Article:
Locomotive was an English brass-rock/psych band that was active with multiple lineups between 1966 and 1970. Based in Birmingham, they initially drew from Jamaican ska/bluebeat on three non-album singles.

In 1969, they recorded the album We Are Everything You See, released after the departure of keyboardist and bandleader Norman Haines. Bassist Mick Hincks and drummer Bob Lamb regrouped as The Dog That Bit People.

Members: Pete Allen (bass guitar, 1965-66), Mike Kellie (drums, 1965-66), Danny King (vocals, 1965-66), Brian “Monk” Finch (saxophone, 1965-66), Jim Simpson (trumpet, 1965-67), Richard Storey (saxophone, organ, 1965-66), Chris Wood (saxophone, flute, 1965-66), Joe Ellis (bass guitar, 1966-67), Norman Haines (vocals, keyboards, 1967-69), Bill Madge (saxophone, 1966-69), “Mooney” Mazzone (drums, 1966-67), John Barry (saxophone, 1966-67), Mick Hincks (bass guitar, vocals, 1967-70), Bob Lamb (drums, 1967-70), Mike Taylor (trumpet, 1968-69), John Caswell (guitar, vocals, 1970), Keith Millar (guitar, keyboard, vocals, 1970), Dick Heckstall-Smith (saxophone), Lyn Dobson (saxophone), Chris Mercer (saxophone), Henry Lowther (trumpet)

Formation, Early Singles

Locomotive evolved from the Kansas City Seven, a Birmingham jazz septet formed in 1965 by trumpeter Jim Simpson. The initial lineup included saxophonist Chris Wood (later Traffic) and drummer Mike Kellie (later Art/Spooky Tooth). In 1966, the band renamed itself The Locomotive with an emphasis on soul and R&B. The lineup at this stage featured bassist Joe Ellis, drummer “Mooney” Mazzone, and saxophonists Bill Madge and John Barry.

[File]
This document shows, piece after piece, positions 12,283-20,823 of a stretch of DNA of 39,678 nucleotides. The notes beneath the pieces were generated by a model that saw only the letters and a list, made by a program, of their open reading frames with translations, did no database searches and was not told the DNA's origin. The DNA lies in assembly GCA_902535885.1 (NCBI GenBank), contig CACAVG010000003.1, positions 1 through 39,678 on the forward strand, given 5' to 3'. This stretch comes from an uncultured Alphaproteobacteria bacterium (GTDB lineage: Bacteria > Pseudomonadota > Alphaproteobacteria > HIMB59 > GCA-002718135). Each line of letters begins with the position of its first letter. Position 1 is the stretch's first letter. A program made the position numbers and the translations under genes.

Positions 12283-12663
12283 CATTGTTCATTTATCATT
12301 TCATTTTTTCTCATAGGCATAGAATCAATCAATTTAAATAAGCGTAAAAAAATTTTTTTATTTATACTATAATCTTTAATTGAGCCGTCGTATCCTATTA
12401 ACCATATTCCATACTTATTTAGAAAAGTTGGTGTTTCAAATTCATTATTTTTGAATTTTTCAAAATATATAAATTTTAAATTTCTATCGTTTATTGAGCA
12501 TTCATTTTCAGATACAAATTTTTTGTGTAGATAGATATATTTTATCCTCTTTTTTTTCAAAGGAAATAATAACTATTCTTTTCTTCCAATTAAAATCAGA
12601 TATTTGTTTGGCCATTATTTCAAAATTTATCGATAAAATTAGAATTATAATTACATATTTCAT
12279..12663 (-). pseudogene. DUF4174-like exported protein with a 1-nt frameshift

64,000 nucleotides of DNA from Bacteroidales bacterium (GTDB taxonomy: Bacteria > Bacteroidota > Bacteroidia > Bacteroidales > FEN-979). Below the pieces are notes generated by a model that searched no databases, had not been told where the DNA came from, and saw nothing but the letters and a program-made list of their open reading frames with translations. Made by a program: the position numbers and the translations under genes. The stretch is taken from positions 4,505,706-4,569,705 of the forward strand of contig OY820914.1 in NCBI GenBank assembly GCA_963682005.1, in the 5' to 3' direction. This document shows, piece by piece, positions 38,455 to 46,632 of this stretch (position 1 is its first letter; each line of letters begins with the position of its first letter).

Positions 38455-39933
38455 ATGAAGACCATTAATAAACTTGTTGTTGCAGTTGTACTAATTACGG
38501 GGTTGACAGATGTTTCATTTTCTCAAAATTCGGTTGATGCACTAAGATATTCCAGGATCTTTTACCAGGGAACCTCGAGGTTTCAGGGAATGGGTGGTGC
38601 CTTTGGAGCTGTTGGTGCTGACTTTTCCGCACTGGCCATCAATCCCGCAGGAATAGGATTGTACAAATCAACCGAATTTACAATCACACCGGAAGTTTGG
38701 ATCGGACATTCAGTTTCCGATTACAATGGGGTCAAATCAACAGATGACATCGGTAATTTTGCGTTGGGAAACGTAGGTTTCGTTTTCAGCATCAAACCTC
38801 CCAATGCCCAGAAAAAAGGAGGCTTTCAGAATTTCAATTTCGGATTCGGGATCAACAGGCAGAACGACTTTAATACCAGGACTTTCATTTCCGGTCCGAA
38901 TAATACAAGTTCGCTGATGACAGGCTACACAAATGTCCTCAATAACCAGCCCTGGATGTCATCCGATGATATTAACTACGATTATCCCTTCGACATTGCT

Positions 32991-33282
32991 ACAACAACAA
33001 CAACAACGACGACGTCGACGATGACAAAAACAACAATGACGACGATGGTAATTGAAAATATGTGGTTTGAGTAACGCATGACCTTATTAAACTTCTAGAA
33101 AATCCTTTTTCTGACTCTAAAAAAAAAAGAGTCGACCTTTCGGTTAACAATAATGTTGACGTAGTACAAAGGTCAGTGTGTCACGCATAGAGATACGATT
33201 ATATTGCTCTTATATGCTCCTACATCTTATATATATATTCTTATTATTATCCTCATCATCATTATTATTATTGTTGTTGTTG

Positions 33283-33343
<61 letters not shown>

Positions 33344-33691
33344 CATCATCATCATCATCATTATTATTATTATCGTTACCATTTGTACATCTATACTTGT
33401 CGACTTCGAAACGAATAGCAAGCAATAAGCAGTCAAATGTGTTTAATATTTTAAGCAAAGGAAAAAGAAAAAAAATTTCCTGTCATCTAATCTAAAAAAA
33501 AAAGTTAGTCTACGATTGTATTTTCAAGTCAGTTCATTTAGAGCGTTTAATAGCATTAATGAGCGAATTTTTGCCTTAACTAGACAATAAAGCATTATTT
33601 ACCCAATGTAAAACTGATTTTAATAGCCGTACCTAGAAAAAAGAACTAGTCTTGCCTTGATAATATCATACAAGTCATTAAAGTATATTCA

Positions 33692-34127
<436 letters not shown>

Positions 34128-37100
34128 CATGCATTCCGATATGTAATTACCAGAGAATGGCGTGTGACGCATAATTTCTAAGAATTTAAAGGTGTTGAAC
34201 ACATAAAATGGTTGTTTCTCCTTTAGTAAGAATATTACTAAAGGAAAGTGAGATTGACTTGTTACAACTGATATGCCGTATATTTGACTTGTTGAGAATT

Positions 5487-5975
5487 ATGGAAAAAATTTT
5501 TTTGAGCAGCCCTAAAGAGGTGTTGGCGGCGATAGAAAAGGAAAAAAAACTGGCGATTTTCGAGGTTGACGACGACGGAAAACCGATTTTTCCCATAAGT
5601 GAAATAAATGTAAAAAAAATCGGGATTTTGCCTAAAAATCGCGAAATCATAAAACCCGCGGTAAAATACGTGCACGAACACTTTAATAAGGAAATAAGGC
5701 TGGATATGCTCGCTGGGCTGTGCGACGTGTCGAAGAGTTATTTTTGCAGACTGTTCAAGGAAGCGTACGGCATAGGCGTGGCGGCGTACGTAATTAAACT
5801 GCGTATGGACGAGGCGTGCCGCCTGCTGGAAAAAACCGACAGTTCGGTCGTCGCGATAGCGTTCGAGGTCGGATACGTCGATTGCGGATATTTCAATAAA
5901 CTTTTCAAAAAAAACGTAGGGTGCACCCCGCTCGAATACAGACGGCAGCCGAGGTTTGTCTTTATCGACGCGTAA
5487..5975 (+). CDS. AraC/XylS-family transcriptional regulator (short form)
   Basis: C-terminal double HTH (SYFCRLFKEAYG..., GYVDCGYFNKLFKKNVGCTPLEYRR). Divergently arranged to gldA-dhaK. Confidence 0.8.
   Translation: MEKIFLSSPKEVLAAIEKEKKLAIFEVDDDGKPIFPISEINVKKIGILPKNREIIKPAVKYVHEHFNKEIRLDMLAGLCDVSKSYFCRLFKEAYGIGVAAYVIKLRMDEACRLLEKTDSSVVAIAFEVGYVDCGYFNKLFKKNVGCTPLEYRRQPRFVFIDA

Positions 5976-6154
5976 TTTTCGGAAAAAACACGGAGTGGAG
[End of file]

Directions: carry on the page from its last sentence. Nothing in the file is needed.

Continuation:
In 1967, The Locomotive welcomed singer and keyboardist Norman Haines, whose experience as a record clerk in Smethwick exposed him to ska music, popular among the area’s West Indies population. He penned their first a-side, “Broken Heart,” issued on the CBS soul-psych subsidiary Direction (Elmer Gantry’s Velvet Opera, The Chamber Brothers). Its flipside, a cover of the Dandy Livingston rocksteady hit “Rudy a Message to You,” was later popularized by The Specials.

In 1968, Simpson stepped aside to act as their manager while Ellis and Mazzone cleared out for bassist Mick Hincks and drummer Bob Lamb. The band signed to Parlophone as Locomotive and issued a second ska single, the Haines original “Rudi’s In Love” (b/w “Never Set Me Free”), which hit #25 on the UK Singles Chart. When the label balked at their proposed third single, “Rudi the Red Nosed Reindeer” (b/w “White Christmas”), Simpson released it on his newly formed Big Bear Records. For contractual reasons, Locomotive disguised itself on this release as Steam Shovel.

We Are Everything You See

Locomotive, augmented by trumpeter Mick Taylor, entered Abbey Road Studios and recorded an album during the winter of 1968–69. The first release from these sessions, “Mr. Armageddon” (b/w “There’s Got to Be a Way”), appeared in January 1969. Parlophone withheld the album in favor of a followup single, “I’m Never Gonna Let You Go” (b/w “You Must Be Joking”), released that August. The a-side was written by American songwriter George Fischoff (Kiki Dee, Cherry People). Soon after, Haines left Locomotive to front his own band (after turning down an offer to join Simpson’s other client, Black Sabbath).